Nor does the fact that DFS is PDC's partner in the Morgan Farm joint venture mean that the two have the "mutual or successive relationship to the same rights" necessary to establish privity. See Roberts, 193 Ga. App. at 901 (1); Smith v. Wood, 115 Ga. App. 265 (4) (154 SE2d 646) (1967). Partners do not have identical rights, and the dismissal of an action against one partner does not bar subsequent suit against the partnership or another partner. See Doody Co. v. Jeffcoat, 127 Ga. 301 (56 SE 421) (1907); Foster v. Silvey, 104 Ga. App. 185 (1) (121 SE2d 263) (1961). 1
Defendants' assertion that plaintiff's claims against them were compulsory counterclaims under OCGA 9-11-13 is also without merit, as parties need only bring claims they have "against any opposing party" under this provision. Defendants were not parties to the prior suit; nor were they necessary parties to the plaintiff's counterclaims in that suit. See OCGA 9-11-19.
A dismissal of an action against one defendant with prejudice does not preclude a plaintiff from bringing an action based on the same facts against another defendant. Rowland v. Vickers, 233 Ga. 67 (209 SE2d 592) (1974). Accordingly, summary judgment based on res judicata or collateral estoppel was improper.
2. Summary judgment for DFS based on its independent contractor defense was also unwarranted. It is undisputed that DFS and PDC were partners in Morgan Farm Associates, a joint venture formed to purchase and develop Morgan Farm Subdivision. Moreover, it seems clear that if Woodbury committed wrongful acts against plaintiff as alleged, he did so as PDC's agent while "acting in the ordinary course of the business of the [joint venture]." OCGA 14-8-13; see Bowman v. Fuller, 84 Ga. App. 421, 426 (1) (66 SE2d 249) (1951) (where joint venture is established, general laws of partnerships and agency apply). A partner in a joint venture is liable for the wrongful acts of its partner committed in the ordinary course of business of the joint venture and cannot avoid this liability by an agreement between the partners that one of the partners will carry out the business of the joint venture as an independent contractor. See OCGA 14-8-13 (when partner acting in ordinary course of partnership business commits wrongful acts, partnership is liable for damage caused thereby to same extent as partner committing the wrongful acts); OCGA 14-8-15 (all partners are jointly and severally liable for all obligations of partnership); OCGA 14-8-9 (1) (partner is agent of partnership for purpose of carrying on its business, unless that partner has no authority to act for the partnership and the person he is dealing with is aware that he has no authority). It is undisputed that plaintiff was unaware of the Development Agreement. Thus, DFS cannot rely on the provision of the Development Agreement stating that PDC was carrying on the business of the joint venture as an independent contractor to shield itself from liability.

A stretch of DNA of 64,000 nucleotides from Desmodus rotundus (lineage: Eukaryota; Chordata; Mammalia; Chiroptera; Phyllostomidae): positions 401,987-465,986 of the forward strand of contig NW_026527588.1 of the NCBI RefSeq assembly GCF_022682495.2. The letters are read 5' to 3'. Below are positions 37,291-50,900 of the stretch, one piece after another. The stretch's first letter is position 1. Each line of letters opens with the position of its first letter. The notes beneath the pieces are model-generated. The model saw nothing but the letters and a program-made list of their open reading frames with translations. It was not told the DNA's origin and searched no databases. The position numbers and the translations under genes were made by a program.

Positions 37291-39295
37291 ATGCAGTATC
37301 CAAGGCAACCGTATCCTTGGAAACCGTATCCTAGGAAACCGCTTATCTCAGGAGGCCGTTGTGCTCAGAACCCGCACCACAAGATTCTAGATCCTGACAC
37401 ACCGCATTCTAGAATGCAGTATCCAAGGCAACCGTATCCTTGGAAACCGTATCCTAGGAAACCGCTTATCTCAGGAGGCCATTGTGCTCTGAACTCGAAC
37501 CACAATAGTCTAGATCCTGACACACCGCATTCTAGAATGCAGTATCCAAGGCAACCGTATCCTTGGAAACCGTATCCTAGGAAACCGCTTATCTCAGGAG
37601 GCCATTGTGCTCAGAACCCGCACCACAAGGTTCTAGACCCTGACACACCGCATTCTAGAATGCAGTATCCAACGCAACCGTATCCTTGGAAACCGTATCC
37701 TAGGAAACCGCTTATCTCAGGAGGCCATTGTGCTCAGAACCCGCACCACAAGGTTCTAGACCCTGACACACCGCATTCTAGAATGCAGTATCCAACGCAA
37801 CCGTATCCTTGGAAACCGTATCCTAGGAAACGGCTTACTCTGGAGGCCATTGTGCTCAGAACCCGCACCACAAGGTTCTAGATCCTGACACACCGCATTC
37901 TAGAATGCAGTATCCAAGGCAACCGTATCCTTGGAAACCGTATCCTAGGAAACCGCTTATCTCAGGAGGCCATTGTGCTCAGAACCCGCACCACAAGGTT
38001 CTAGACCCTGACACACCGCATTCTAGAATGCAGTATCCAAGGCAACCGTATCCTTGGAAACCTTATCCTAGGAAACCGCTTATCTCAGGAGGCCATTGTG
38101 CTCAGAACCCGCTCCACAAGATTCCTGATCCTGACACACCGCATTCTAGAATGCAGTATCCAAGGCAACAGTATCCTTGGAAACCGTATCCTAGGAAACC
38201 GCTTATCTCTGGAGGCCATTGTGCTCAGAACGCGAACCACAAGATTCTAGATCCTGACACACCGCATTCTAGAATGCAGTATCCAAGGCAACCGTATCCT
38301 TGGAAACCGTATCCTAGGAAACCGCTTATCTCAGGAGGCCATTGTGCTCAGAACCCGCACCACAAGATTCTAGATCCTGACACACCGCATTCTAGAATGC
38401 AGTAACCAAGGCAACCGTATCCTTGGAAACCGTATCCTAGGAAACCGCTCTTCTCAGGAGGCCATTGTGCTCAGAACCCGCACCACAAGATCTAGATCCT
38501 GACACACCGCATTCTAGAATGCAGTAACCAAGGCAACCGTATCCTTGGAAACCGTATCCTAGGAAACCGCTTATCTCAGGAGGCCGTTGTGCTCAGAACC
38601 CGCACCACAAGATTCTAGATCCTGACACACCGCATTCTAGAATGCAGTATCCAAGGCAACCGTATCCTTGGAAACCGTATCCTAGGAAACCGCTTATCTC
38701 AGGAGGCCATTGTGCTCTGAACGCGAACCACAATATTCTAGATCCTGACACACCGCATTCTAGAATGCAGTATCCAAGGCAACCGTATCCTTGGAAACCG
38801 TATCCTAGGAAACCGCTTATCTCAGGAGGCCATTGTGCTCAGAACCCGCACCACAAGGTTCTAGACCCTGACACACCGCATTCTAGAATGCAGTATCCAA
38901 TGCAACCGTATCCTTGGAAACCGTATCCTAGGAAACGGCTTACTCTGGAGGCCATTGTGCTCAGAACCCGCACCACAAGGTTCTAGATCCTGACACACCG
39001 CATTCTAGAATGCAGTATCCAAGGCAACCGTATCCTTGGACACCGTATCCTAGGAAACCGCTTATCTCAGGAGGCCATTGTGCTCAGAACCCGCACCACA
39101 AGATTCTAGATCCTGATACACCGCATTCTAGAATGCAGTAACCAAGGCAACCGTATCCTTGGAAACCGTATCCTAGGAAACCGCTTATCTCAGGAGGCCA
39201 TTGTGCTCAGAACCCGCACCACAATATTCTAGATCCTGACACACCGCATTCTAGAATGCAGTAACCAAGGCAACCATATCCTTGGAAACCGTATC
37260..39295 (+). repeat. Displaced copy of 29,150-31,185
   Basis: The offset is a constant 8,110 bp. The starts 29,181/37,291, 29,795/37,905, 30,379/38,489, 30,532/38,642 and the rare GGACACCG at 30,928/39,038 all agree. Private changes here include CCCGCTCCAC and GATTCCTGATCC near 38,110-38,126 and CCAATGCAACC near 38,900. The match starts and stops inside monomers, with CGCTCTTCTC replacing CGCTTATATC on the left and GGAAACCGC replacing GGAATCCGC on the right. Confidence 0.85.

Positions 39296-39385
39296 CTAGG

3. Contrary to defendants' assertions, plaintiff's evidence, viewed in a light most favorable to plaintiff and with all reasonable inferences drawn in her favor, is not contradictory and supports her allegations.
4. For the reasons discussed in Divisions 1 and 2, summary judgment for defendants should have been denied and partial summary judgment for plaintiff on defendants' res judicata and independent contractor defenses should have been granted.
5. Defendants' motion to penalize plaintiff for a frivolous appeal is denied.
Chambers, Mabry, McClelland & Brooks, Walter B. McClelland, Cynthia J. Becker, for appellees.
1  This does not mean, of course, that a plaintiff can sue one partner after another in the hope of eventual victory. To the extent the issue of liability is adjudicated, issue preclusion will apply. And if a settlement is reached, the release agreement can be worded to release all partners and other possible defendants; but the release agreement in this case did not do so. See Locke v. McDowell, 262 Ga. 185 (415 SE2d 902) (1992) (only parties actually named in release agreement are released).
John W. Mrosek, for appellant.
Saturday May 23 17:04 EDT